All the Facts: A History of Information in the United States since 1870

by James Cortada (New York: Oxford University Press, 2016) xix, 636 pp. (hardcover) $99.00 ISBN 978-0-19-046067-9.

Let’s not fool around here: James Cortada’s magisterial history of information is the single most important book ever published on this fascinating and essential topic. Nothing else has even come close. Covering the period from 1870 to the present and totaling over 600 pages, Cortada has provided historians of information—in all its guises—with a deeply erudite tour of the remarkably complex landscape that characterizes how Americans have used information to work, to play, and to earn a living over the past nearly 150 years.

An indefatigable scholar, Cortada labored for nearly four decades at IBM in various capacities, and now serves as a senior research fellow at the Charles Babbage Institute at the University of Minnesota. He has published a number of books on the history of information over the years, but All the Facts must be considered his most ambitious contribution yet.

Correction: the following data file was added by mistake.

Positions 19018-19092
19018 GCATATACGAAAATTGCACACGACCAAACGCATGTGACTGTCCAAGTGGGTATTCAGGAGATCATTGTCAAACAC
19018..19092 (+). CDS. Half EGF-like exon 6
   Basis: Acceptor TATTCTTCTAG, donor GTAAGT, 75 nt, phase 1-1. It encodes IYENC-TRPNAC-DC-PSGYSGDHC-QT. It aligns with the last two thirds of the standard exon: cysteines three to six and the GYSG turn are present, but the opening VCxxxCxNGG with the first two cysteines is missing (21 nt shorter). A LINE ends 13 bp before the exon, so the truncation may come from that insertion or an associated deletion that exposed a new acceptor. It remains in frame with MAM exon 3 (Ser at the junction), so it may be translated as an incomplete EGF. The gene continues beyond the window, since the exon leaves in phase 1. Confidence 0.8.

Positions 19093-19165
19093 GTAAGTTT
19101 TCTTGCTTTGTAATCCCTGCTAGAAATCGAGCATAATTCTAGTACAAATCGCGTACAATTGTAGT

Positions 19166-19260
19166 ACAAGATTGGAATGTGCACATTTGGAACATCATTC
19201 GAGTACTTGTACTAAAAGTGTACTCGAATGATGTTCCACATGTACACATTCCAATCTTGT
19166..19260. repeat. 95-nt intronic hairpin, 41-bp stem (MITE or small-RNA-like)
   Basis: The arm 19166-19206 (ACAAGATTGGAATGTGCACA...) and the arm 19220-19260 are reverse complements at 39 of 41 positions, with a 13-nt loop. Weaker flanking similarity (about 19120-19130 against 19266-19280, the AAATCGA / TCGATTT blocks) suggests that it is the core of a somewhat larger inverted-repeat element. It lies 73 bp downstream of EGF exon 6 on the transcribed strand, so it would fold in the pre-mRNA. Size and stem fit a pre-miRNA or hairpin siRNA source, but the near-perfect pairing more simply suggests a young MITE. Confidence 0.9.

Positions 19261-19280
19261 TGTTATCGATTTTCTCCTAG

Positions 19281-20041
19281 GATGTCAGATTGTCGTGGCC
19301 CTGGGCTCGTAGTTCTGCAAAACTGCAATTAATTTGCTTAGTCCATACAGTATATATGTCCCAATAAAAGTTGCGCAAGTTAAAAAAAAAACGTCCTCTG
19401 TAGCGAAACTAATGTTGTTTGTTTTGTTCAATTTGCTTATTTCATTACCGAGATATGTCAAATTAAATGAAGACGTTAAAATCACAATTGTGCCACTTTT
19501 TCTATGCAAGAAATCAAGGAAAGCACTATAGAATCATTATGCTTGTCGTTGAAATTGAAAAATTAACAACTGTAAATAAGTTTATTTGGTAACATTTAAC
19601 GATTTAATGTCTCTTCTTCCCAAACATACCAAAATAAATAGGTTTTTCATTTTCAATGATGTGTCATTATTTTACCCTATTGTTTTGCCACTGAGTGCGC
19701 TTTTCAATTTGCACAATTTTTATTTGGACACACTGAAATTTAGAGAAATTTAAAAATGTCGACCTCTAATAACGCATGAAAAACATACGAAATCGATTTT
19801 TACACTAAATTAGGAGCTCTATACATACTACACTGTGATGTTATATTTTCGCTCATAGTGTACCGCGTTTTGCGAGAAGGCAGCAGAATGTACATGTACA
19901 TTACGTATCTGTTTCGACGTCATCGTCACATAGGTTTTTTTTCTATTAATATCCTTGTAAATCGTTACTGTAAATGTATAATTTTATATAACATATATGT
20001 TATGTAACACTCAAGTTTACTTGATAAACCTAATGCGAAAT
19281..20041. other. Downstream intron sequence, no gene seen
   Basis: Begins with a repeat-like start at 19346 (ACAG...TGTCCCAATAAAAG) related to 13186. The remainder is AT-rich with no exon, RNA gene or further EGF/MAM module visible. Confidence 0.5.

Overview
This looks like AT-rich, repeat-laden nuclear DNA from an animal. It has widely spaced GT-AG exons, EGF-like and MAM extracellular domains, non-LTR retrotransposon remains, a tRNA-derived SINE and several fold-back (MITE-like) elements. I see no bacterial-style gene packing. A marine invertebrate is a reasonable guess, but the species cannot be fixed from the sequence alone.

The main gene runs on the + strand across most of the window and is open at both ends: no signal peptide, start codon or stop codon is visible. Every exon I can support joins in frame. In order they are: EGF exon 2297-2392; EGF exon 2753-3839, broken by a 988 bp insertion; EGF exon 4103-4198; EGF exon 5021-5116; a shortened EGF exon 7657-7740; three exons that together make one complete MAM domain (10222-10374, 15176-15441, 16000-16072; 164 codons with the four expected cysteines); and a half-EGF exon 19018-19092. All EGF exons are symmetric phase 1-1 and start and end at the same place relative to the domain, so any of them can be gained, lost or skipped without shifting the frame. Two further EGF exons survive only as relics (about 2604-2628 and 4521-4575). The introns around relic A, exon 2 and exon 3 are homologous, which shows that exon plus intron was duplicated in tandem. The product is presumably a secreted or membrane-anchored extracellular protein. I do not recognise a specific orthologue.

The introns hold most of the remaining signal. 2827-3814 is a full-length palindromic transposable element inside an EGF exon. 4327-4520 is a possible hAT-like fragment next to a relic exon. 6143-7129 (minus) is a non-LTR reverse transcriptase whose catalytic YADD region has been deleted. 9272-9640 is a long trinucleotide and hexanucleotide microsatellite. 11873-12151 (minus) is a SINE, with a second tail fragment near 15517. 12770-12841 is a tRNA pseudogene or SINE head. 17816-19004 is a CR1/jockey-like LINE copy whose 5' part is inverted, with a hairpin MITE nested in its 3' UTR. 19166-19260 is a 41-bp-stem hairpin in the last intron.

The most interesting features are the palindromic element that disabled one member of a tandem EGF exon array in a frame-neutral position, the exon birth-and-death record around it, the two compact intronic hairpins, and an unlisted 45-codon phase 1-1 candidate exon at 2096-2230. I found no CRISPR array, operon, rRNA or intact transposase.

In order to organize his sprawling topic, Cortada divides his discussion of how Americans have used information into three basic clusters: business and professional, government and education, and finally the private use of information. He then explores in detail with numerous examples how information has been used—many times in very practical ways—by Americans in their daily and work lives over the past century and a half.

After carefully—and thoroughly—describing the history of information in America since the Civil War, Cortada concludes that the wide availability of information and the willingness of Americans to apply it to their lives at home and on the job enabled the United States to leverage existing information to create and sustain a level of economic and technological growth that was the wonder of the nineteenth and twentieth century.

This is an exceedingly important book, and no brief review will do it justice. Cortada has wrought an incredible feat: describing the history of Americans and their use of information during the past 150 years, all within a single 636 page volume. Indeed, his 35-page bibliographic essay on the most significant sources is priceless for future scholars and will save all scholars an enormous amount of time right from the start.

Read this book. It is a seminal work by an established and well-regarded historian and will stand for years as the most comprehensive treatment of the history of information in America in the years since the Civil War.

Edward A. Goedeken, Parks Library, Iowa State University